We're focusing on those that were formerly incarcerated, the undocumented that do not qualify for additional federal or government aid, especially at a time in this pandemic where unemployment and underemployment has mushroomed.

We're really focusing on ensuring that we get a broad sense of all of our community members that's also reflective of our city's demographics.

Just for people to understand, this is not like welfare. This is a different kind of a program. How does it work?

Absolutely. This is not welfare. This is not meant to replace welfare. This is simply a basic supplement to income. 

Our particular pilot will provide additional financial literacy tools, empowerment, free chequing accounts, a different way for people to actually learn and be exposed to different financial habits. 

The monthly supplement will not impact any additional aid that they are receiving. We're hoping to be able to measure what this will actually do to their decision making and then also their ability to experience less trauma within their lives as well.

What are some of the stories you're hearing from people in Compton who are struggling [in] the way that this supplement would help them? 

People have a hope for relief. There's definitely a need for additional government stimulus in the U.S. 

We've received one stimulus payment. People are still waiting for the next wave of government aid. There is a huge gap between those that are unemployed and actually being able to meet their basic needs. 

We have more people relying on our food pantries, more people relying on additional outreach opportunities to buy or to have access to Pampers and just basic necessities. 

This is something that we've heard tremendous feedback [on] and definitely a need and interest from residents.

People raise their fists as they take part in a march against racial inequality and police brutality that was organized by Black Lives Matter in Seattle in June. Brown says basic income 'can be a cornerstone' of 'recovery and relief' from systemic inequality. (Ted S. Warren/The Associated Press)

You mentioned that among those who could benefit from this are the undocumented, the immigrants in your country who don't have the paperwork. What's it like for them?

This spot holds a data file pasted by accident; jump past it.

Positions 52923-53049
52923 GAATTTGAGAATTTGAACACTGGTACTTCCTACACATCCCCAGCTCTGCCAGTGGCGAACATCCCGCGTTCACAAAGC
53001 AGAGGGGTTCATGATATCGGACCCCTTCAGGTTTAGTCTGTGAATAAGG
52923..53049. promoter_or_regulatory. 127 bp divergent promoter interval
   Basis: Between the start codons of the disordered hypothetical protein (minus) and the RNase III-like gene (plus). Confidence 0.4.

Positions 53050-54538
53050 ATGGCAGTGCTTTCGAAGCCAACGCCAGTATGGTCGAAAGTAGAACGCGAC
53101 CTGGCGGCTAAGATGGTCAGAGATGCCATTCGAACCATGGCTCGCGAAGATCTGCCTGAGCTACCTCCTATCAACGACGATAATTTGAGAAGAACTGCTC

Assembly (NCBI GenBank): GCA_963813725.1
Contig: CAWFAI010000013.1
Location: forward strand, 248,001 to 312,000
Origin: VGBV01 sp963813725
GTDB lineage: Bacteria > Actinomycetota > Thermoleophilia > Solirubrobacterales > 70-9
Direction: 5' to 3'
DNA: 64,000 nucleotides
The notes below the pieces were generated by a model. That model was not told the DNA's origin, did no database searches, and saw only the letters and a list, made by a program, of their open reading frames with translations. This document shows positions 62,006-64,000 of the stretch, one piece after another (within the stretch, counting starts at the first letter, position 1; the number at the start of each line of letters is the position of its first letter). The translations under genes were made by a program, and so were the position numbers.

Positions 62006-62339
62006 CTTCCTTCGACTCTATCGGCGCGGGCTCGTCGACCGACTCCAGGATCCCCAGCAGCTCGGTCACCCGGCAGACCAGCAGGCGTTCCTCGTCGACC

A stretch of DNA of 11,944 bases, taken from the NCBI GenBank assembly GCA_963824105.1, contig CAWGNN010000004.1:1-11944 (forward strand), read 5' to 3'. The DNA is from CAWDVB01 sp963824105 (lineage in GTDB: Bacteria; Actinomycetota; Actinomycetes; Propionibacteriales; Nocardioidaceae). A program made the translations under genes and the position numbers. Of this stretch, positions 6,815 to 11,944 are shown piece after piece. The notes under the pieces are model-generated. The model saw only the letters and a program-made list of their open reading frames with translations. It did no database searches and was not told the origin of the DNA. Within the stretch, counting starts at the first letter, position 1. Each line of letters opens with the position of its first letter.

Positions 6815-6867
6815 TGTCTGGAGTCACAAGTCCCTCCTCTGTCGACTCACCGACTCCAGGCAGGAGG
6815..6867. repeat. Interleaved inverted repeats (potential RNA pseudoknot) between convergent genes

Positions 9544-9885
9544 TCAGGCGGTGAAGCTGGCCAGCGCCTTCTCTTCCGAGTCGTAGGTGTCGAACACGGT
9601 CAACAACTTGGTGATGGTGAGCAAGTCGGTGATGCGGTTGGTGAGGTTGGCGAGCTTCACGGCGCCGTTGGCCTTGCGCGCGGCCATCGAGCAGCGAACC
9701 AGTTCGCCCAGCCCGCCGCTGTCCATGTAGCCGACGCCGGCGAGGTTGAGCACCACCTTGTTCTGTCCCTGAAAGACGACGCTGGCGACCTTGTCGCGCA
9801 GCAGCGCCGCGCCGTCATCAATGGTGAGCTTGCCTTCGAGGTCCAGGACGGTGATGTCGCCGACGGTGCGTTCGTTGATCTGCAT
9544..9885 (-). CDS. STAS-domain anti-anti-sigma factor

The undocumented do not qualify for stimulus or additional government aid…. Many of the undocumented population are just without income all of a sudden and they've been without income since the onset of the pandemic. 

For many, there isn't a break in when their income or opportunities to generate income will be restored. Household compositions have changed, people have had multiple generations living under one roof and are really bracing the storm on how they can weather this significant setback.

We had a similar pilot project in three cities in Ontario. It was a government-funded program that was cancelled by an incoming government, the government we have now. One of the problems with anything like this is that a guaranteed basic income has to be guaranteed, doesn't it?

Absolutely. That is one major factor [of our program]. That income will be guaranteed. 

From a simple standpoint, you cannot plan if you don't have all of the factors in place. People need to understand where their income is coming from just to help them navigate better for their families.

What are the chances, then, that you think this could be a permanent and guaranteed income for those people?

We're very hopeful and we're actually planning at the same time on a parallel track how this program can be sustainable. [We're] looking at different financing models. There's different pilots happening in other countries. We're focusing on how we can build sustainable infrastructure to keep these payments ongoing, especially for this subset of the population. 

We're watching in your country and in ours that there is a growing awareness of injustice and inequality. I think Black Lives Matter has brought that out clearly. Do you think that awareness helps get the funding you need for a program like this?

Awareness is key and I think awareness is critical to breaking down stigmas. [We're] educating the broader public on what guaranteed income actually is and what it can do. I think that, obviously, with the growing unrest and the uncovering of the systemic inequalities that our nations are dealing with ... guaranteed income definitely can be a cornerstone of that recovery and relief.

Written by Mehek Mazhar. Interview produced by Katie Geleff. Q&A has been edited for length and clarity.